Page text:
From Monday, come May 01, big GST assesses will have to be extra careful as the new invoicing rule is coming into effect. Under this, every assesses with a turnover of ₹100 crore or more is prohibited from reporting invoices that are more than 7 days old on the date of reporting.

Experts say the new mechanism will help in moving almost real-time tracking of economic activities. Also, not following the advisory would attract penal consequences under the GST law

An advisory issued by GSTN, the IT backbone of the indirect tax system, says the old invoices can be reported on e-invoice IRP (Invoice Registration Portal). It also said this will apply to the all-document types for which IRN is to be generated. Also, the credit/debit note will have to be reported within 7 days of issue. For example, if an invoice has a date of May 1, 2023, it cannot be reported after May 8, 2023. The validation system built into the invoice registration portal will disallow the user from reporting the invoice after the seven-day window. It was also said that there will be no such reporting restriction on taxpayers with an annual turnover of less than ₹100 crores, as of now.

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Shilpa Dhobale, Head, Product and Strategy (IRISGST), at IRIS Business Services, says “With the new 7-day time limit for generation of e-invoices, we are moving towards near real-time recording of economic activities in the country.” Industries, where batch processing for e-invoices is followed, should definitely evaluate the impact of the permissible time gap between invoice issuance and its IRN.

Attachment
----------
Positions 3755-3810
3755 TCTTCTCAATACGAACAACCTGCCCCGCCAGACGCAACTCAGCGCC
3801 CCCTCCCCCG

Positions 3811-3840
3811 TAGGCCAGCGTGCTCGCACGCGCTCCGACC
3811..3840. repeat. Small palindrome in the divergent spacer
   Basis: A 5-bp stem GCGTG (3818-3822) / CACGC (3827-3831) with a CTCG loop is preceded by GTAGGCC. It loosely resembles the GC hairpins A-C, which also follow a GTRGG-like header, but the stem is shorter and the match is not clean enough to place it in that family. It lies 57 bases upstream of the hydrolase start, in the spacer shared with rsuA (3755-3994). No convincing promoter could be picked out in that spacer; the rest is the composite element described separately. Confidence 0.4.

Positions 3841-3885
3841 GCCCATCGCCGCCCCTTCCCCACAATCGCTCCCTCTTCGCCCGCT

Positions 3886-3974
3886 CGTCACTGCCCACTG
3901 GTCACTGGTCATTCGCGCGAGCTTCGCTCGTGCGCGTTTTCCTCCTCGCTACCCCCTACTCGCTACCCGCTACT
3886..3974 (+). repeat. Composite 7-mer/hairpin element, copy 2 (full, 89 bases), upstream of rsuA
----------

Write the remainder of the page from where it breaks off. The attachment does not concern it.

Now what an assessee will need to do?

According to Vivek Jalan, Partner with Tax Connect Advisory, consider a case where an e-invoice is not made due to tech glitches on May 31 and the taxpayer comes to know this only on June 11, 2023, while filing GSTR-1. In this situation, a CN or credit note (with IRN) also has to be generated on June 11, 2023, to reverse this transaction. Then a new e-invoice needs to be generated for a transaction, which took place on May 31 2023. “This new post-dated e-invoice shall be liable to interest for 11 days. A general penalty of ₹20,000 may be applicable and the recipient of the e-invoice can take ITC only in the next month of generation of the e-invoice,” he explained.

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Dhobale further explained that adjustments during book closures at month-end or year-end are a common phenomenon and have a direct impact on the invoicing cycle. Here, businesses need to be mindful of the 7-days window for e-invoicing. Businesses with turnover above ₹100cr to whom the new rule applies have been generating e-invoices for over 2 years now. “It is recommended that businesses should implement additional checks and balances to ensure IRNs are generated within the time frame. Integrated solutions that provide visibility from IRN generation to its population in GST returns shall prove useful in the upcoming days,” she said.

Jalan says, it is mandatory for taxpayers to do an invoice vs IRN reconciliation by the 7th of every month and generate e-invoice incase not generated in the last month.